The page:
In largely Hispanic Nueces County, home to Corpus Christi, Republicans swept every contested race in an area that should be fertile ground for Democrats. One of the problems, local organizers say, was that the coalition didn’t spend enough time mobilizing Democratic base voters early on.
The Nueces County Democratic Party struggled to build a relationship with Battleground, which didn’t know how to talk to Hispanic voters and was reluctant to use volunteers to support Democratic lieutenant governor nominee Leticia Van de Putte, says former Corpus Christi state Rep. Solomon “Solly” Ortiz Jr. When Battleground and the state party tried to compensate late in the game by running their own voter canvasses, they ended up unnecessarily duplicating each other’s efforts. “It was just a clusterfuck, man,” Ortiz says.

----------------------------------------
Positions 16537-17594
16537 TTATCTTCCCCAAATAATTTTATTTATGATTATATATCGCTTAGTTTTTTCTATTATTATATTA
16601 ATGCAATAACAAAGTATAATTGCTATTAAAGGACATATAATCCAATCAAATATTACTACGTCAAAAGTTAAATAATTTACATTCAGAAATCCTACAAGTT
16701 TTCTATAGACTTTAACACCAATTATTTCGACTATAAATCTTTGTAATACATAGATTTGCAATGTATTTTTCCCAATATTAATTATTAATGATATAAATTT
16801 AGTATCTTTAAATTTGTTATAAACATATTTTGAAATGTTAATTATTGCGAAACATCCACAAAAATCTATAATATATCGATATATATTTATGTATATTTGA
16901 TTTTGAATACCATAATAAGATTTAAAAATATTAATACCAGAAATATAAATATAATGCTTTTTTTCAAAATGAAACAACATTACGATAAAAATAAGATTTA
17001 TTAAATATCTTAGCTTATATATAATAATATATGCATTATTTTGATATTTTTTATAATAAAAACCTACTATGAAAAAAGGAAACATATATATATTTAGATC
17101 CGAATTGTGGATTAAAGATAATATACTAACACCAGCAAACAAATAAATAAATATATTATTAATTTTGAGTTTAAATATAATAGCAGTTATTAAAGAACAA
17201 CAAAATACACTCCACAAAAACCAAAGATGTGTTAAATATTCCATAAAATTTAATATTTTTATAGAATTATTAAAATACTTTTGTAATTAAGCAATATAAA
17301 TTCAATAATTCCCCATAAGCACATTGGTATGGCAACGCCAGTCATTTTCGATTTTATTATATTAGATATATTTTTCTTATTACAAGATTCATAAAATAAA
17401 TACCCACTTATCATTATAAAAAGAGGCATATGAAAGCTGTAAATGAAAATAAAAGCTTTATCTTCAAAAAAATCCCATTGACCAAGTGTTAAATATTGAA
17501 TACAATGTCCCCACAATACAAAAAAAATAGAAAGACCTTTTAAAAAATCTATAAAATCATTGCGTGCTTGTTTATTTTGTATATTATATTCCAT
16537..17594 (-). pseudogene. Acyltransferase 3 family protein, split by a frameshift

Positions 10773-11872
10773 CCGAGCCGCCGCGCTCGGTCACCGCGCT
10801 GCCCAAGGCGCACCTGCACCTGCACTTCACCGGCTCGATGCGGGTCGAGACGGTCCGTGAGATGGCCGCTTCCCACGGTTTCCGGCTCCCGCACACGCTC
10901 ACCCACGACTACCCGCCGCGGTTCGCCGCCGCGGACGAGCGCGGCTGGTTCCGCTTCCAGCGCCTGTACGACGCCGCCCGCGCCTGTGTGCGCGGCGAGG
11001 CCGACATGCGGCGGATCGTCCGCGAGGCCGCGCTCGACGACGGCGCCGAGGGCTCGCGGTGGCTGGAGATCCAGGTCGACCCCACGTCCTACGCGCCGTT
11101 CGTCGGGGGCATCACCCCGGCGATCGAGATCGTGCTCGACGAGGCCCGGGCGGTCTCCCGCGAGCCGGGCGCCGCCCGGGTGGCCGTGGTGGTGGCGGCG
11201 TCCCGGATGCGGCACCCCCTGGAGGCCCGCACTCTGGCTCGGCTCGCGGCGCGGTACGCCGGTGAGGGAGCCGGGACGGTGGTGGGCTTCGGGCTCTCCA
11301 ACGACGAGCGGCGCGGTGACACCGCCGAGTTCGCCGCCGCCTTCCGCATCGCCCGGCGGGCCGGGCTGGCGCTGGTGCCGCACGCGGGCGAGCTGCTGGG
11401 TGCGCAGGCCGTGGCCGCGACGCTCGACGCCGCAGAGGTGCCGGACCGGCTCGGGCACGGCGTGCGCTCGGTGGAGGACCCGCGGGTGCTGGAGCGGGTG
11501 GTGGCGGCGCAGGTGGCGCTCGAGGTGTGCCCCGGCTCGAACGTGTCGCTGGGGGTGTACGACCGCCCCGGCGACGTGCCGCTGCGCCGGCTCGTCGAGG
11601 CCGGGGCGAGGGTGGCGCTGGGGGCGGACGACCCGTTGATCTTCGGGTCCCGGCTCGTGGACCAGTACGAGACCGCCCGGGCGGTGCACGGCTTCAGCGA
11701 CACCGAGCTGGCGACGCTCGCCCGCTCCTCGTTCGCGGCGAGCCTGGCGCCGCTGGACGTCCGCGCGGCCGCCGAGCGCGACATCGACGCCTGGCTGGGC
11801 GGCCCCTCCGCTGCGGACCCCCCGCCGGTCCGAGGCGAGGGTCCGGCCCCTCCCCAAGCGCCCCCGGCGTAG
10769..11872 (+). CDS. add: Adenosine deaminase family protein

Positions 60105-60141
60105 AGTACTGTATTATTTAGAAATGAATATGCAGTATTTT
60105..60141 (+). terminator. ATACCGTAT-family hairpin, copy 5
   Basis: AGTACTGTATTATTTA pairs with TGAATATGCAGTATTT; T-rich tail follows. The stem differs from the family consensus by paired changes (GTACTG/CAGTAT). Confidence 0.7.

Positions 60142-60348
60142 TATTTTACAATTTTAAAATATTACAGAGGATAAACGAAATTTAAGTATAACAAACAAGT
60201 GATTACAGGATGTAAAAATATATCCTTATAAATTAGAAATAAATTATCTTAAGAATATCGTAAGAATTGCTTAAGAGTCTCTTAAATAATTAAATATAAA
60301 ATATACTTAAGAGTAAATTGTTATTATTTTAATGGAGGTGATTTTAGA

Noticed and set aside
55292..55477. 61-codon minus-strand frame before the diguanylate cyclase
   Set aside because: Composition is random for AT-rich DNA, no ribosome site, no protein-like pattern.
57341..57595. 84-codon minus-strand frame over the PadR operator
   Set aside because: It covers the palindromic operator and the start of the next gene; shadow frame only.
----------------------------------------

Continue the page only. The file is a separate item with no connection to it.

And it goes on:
Another ongoing dispute involves what may be Battleground’s greatest asset: the 34,000 Texans who have volunteered for the group since its inception. Even critics acknowledge that the scale of Battleground’s volunteer operation was impressive, and could prove helpful to future Democratic campaigns. Many who critique the group emphasize their appreciation and respect for the volunteers.
But some Texas Democrats were operating under the belief that the list of volunteers would be shared with the party after the election. Their thinking is that the volunteer base should be a sort of communal property. Volunteers are the lifeblood of campaigns: Money can make campaigns viable, and data can inform strategy, but it’s volunteers who go out to walk blocks, make calls and keep people excited.